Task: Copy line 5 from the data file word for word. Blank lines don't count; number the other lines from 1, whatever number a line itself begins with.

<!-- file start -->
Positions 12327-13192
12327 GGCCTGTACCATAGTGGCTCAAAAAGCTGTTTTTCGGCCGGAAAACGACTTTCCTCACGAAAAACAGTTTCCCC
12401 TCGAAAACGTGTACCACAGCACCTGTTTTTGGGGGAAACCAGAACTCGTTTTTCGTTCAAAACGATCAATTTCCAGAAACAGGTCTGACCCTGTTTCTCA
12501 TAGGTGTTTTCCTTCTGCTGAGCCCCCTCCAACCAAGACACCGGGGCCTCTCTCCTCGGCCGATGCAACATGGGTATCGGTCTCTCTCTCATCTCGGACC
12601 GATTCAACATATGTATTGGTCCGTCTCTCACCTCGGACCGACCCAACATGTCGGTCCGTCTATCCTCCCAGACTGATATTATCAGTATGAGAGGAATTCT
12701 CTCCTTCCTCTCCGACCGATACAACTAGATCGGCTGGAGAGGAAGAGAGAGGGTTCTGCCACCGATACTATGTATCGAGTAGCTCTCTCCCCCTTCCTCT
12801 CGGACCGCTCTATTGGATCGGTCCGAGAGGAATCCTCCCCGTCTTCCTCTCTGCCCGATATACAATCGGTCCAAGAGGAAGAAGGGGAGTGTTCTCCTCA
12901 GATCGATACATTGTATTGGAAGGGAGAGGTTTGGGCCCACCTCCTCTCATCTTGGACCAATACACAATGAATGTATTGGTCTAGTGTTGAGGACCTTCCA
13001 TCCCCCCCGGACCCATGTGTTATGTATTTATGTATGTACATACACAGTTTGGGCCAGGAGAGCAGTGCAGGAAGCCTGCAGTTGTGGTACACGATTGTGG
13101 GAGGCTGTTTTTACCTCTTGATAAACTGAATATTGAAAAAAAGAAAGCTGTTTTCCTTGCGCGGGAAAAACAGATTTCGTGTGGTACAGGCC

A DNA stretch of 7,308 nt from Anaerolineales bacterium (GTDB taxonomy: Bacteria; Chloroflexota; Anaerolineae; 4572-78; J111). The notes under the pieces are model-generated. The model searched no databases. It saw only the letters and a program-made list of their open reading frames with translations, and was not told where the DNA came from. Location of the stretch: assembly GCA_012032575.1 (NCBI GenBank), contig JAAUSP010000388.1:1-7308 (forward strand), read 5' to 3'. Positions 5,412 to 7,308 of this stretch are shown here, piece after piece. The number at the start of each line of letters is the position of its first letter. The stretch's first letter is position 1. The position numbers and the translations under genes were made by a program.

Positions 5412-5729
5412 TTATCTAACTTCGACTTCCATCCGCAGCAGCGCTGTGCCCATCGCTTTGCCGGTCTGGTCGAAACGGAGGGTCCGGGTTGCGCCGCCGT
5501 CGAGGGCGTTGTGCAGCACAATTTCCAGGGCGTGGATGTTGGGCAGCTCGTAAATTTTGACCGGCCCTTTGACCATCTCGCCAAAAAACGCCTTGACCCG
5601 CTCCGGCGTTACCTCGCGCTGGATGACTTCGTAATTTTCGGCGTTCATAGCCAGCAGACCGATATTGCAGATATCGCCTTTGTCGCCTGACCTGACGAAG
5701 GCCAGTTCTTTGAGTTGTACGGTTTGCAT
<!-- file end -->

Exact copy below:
12601 GATTCAACATATGTATTGGTCCGTCTCTCACCTCGGACCGACCCAACATGTCGGTCCGTCTATCCTCCCAGACTGATATTATCAGTATGAGAGGAATTCT